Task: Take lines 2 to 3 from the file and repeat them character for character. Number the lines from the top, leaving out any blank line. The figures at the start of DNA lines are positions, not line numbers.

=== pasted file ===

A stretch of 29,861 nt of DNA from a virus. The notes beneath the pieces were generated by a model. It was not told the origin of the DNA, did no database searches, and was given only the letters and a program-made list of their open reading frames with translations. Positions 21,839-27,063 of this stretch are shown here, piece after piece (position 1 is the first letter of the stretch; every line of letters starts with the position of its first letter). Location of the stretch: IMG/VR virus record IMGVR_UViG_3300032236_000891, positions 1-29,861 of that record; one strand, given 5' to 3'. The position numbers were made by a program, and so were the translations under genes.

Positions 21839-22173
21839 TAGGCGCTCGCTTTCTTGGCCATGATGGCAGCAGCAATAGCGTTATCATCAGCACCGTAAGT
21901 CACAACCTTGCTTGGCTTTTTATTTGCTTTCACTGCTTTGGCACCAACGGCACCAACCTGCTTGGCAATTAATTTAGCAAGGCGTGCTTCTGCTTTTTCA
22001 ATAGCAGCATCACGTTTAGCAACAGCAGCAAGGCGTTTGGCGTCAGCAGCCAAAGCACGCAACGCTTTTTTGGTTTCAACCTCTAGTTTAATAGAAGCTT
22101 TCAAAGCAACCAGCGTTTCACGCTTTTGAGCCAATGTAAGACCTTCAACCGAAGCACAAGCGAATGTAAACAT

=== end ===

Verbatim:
Positions 21839-22173
21839 TAGGCGCTCGCTTTCTTGGCCATGATGGCAGCAGCAATAGCGTTATCATCAGCACCGTAAGT